Training voucher scheme launched to help industry install renewable heating systems

Published:  24 October, 2013

Today, Energy Secretary Edward Davey set up a £500,000 fund aimed at raising the skill set of domestic heating engineers, to enable them to install and maintain renewable heating systems.

Today (24 October 2013) Energy Secretary Edward Davey set up a £500,000 fund aimed at raising the skill set of domestic heating engineers, to enable them to install and maintain renewable heating systems.

The voucher scheme will be backed up by an apprenticeship initiative, which will encourage people coming into the industry to develop the necessary expertise to work on these systems and gain relevant qualification credits. Based on the results of this initiative, the department will look to increase funding and support for the supply chain.

Giving consumers and installers reliable information is an important part of helping them make decisions about their heating system. The Energy Savings Trust is also later today publishing guides for consumers covering a range of low-carbon heat technologies.

Of the new voucher scheme, Davey said: “I hope this will encourage installers to get training in new renewable technology and make it a lot easier for them. Certainly it should cut the cost. The government wants to help installers to take new opportunities, and this is going to be a really growing market as the [domestic] RHI comes into place

“With the latest roll-outs of technology, inevitably you will need to retrain people and train new, young people through apprenticeships.”

Davey also acknowledged the crucial role of the installer in spreading awareness to consumers: “We know the installers are the key salesmen for renewable heat and we hope that those who go on these courses – when talking to people in their sitting rooms and kitchens, over a cup of tea – will be able to advise and give [consumers] all the choices. If they’re currently doing gas they may want them to do a very high-efficient gas boiler, or if they’re off the gas grid for example, then air-to-water heat pumps or biomass might be the best way for them to go.

"In many instances, not only will the engineers' advice and work reduce the environmental impact of heating our homes, but it will also reduce people's heating bills. A win-win situation for everyone."

Installers can register their interest now by visiting www.rhitraining.co.uk or by dialling 0844 870 9459.

Industry response

Industry members have welcomed the new voucher scheme.

Roger Webb, director of the Heating & Hotwater Industry Council, said: “This is excellent news; upskilling installers so that they are proficient in renewables technology is essential if we want these technologies to become commonplace. As an industry we are committed to promoting the right people with the right skills for the right job, and fully support any measures taken to help improve installers’ skills.”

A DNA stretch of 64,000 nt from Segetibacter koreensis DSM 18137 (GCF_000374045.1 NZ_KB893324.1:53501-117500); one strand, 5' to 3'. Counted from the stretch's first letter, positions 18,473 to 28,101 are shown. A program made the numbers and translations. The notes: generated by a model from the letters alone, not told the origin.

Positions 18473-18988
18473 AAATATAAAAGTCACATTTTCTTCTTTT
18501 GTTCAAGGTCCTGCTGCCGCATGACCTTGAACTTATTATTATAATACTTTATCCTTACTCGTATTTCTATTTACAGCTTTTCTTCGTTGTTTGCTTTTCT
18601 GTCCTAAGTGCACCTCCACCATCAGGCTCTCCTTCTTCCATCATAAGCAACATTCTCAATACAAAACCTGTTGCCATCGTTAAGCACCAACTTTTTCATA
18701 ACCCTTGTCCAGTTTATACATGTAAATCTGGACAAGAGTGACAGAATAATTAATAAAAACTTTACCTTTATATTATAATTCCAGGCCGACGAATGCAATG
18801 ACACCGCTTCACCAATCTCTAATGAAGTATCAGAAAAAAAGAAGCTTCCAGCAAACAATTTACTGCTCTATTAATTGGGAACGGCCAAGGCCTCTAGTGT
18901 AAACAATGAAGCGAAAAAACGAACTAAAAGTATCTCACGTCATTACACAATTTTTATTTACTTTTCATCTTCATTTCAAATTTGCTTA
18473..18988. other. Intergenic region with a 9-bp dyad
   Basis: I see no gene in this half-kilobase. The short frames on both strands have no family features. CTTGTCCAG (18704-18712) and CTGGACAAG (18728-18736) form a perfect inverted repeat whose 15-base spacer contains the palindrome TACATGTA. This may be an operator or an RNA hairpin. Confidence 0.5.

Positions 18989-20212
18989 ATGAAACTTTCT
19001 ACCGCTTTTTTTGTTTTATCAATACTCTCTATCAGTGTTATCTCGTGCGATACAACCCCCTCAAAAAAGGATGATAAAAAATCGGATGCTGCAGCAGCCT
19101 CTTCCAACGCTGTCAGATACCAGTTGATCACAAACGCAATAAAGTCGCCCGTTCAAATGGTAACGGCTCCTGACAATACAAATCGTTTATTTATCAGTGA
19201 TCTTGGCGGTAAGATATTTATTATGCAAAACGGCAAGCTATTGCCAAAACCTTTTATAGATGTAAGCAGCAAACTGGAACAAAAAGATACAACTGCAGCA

Paul Hardy, managing director of Baxi, also commended the move. “The training support is a step in the right direction," he said. "Schemes like the domestic RHI are set to place increased importance on renewable products in the domestic market, but many installers lack the necessary qualifications or training to install this equipment. By making sure that heating engineers have the necessary expertise to properly explain, recommend and install renewable heating systems, homeowners are much more likely to become aware of the benefits and invest accordingly.

Lindsay Gillespie, executive director of SummitSkills, added: "SummitSkills is very pleased to welcome this scheme as it just the sort of support that businesses have been asking for. It should encourage the building services engineering sector to take the step of upskilling its workforce in anticipation of the domestic RHI coming into force in spring next year.

Lindsay Gillespie, executive director of SummitSkills, added: "SummitSkills is very pleased to welcome this scheme as it just the sort of support that businesses have been asking for. It should encourage the building services engineering sector to take the step of upskilling its workforce in anticipation of the domestic RHI coming into force in spring next year.

Graeme Dryden, technical services manager, APHC said: “The vouchers will be a big help to those who wish to undertake the relevant training, however I would urge all existing installers looking to apply for these vouchers to choose their training and assessment carefully. One of the key considerations is that the training must include a course that includes a QCF assessment that leads to a qualification that is accredited by an awarding organisation.”